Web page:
Frequently Asked Questions

Answers to Questions

How reliable is the wireless technology? Has it been proven?
Thousands of sets of the wireless electric eyes are already in use. The units perform well even with nearby cell phones and walkie-talkies. To ensure reliable operation, the timer console in the announcer's booth should have a clear line-of-sight view of the electric eye in the arena (the one with the antenna). Since the announcer's booth generally has a view of the electric eyes in the arena, this is rarely a problem. Animals and people in the arena blocking the line of sight are generally not a problem. Secondly, keep major electronic equipment (e.g. computers, computer monitors, the PA system, etc.) a few feet away from the timer console in the announcer's booth. (Top)
What is the maximum distance between the electric eye and the announcer's booth (the "radio range")?
The radio link will work reliably to about 300 feet. This assumes a clear line-of-sight from the antenna on the electric eye in the arena to the antenna on the timer console in the announcer's booth. For maximum distance, make sure the timer console in the announcer's booth is not hidden behind a ledge that blocks the antenna's view of the electric eye in the arena. It is also recommended that other electronic appliances (computers, monitors, PA system, etc.) be at least three feet from the timer console.

If using the timer for drag racing or similar events, placing the timing console half way down the track gives a total start to finish range of about 600 feet (300 feet from the starting eye to the timing console and 300 feet from the finish line eye to the timer console). If greater range is needed, please contact us. (Top)
What is the maximum distance between the electric eyes (the "optical range")?
The wireless electric eyes have an optical range (the distance between the two eyes) of about 200 feet. The range may be reduced somewhat if the photo-receiver is facing into a rising or setting sun. Maximum range can be maintained by making sure the photo-receiver (the unit with the antenna) has its back to an early morning or late afternoon sun. (Top)
Does sun affect the electric eyes?
A late afternoon or early morning sun shining directly into the face of the receiving electric eye can affect the maximum range between the eyes. Imagine driving West into a setting sun without a visor – it is difficult to see. The receiving electric eye (the one with the antenna) is much like your own eye and has to fight the same problem. The easiest solution is to simply swap the electric eyes so that the receiving electric eye has its back to the sun. If this is not possible, then just as shading your eyes with a visor helps you see the road, any sort of sun-shield on the electric eye helps the electric eye "see." Keep in mind that even when facing into the setting sun, you may not experience any problems unless you have a large distance between the electric eyes (e.g., over 125 feet). (Top)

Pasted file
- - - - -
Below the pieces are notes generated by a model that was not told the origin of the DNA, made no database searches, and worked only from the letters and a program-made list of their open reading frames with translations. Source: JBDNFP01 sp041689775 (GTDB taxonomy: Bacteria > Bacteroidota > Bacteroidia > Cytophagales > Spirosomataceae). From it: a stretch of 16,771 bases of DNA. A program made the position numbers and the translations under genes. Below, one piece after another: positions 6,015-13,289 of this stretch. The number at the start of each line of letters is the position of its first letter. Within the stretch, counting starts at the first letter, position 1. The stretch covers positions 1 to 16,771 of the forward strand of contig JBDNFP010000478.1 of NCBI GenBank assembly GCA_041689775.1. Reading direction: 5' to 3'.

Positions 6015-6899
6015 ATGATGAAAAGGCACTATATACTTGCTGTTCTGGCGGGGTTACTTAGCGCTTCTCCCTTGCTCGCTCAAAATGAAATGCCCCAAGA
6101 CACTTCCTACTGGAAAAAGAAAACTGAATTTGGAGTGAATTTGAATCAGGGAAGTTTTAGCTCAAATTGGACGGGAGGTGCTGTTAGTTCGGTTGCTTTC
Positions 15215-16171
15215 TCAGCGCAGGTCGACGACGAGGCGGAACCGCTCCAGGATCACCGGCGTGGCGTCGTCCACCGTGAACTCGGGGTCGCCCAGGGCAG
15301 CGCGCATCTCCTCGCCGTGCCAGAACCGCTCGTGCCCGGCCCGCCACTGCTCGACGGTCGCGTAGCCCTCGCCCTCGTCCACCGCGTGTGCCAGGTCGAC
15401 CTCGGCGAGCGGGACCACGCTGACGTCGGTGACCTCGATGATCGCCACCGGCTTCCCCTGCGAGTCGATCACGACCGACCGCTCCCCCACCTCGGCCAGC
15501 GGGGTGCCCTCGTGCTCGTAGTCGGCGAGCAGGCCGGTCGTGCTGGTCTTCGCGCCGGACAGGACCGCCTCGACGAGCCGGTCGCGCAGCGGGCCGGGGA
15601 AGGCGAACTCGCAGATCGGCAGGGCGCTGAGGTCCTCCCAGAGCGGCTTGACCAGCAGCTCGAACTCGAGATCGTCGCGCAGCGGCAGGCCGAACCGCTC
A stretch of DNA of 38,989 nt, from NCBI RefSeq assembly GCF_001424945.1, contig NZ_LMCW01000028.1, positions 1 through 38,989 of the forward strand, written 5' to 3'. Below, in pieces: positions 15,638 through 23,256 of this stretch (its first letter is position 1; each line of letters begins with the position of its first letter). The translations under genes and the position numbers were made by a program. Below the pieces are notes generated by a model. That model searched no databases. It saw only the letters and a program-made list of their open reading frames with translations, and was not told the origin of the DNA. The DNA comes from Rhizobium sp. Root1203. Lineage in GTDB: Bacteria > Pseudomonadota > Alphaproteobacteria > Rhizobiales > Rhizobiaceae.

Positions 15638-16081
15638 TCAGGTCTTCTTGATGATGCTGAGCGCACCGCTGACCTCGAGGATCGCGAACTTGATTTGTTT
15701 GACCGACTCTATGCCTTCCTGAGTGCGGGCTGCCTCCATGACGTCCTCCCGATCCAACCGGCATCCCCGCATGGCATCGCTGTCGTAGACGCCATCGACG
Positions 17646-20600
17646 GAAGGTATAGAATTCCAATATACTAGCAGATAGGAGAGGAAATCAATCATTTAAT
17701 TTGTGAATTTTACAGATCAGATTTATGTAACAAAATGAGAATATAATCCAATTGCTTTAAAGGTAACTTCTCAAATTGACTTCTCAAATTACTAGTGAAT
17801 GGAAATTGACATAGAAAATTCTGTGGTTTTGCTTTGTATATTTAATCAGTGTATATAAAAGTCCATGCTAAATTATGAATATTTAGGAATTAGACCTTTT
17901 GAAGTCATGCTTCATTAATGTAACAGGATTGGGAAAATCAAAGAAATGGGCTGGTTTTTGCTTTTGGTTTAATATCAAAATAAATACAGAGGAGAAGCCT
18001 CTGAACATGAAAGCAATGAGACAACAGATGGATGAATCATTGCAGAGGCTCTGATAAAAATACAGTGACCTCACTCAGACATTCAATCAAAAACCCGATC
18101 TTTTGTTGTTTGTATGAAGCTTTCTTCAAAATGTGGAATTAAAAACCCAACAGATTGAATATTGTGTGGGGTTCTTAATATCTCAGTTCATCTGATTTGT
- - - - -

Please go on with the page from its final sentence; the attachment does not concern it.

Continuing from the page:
How long do the batteries last?
The timer console runs about 50 to 60 hours on a fresh set of four AA alkaline batteries. Typically, this is enough for a couple months of use before the batteries need to be replaced. The timer gives a 1 to 2 hour warning that the battery is getting low. You can also check the percent of battery remaining at any time from the keypad on the console.

The electric eyes operate from a 9 volt alkaline battery (the little rectangular battery). The eyes will run 70 to 80 hours from a new battery. Typically, this is enough for several months of use before the batteries need to be replaced. The electric eyes give a 2 to 3 hour warning that the battery is getting low. This gives you plenty of advance notice so that during the next arena drag, class change, etc., you can change the battery. To make the system even more fool-proof, low battery warnings from the electric eyes in the arena are displayed on the timer console in the announcer's booth. (Top)
How many times does the timer save in its memory?
The timer console saves the most recent 100 results (including penalty information) in memory. The memory is cleared whenever the timer is powered off or a new event is chosen. (Top)
Can multiple electric eyes be set up to measure split times around and between barrels for training?
Yes, the Polaris timer can be used with up to four sets of wireless electric eyes to measure split times throughout the barrel pattern. In order to display and print results, the Polaris timer must be connected to a computer. Click here to see a typical arena setup for measuring barrel split times. (Top)
What exactly is the "PA Horn"?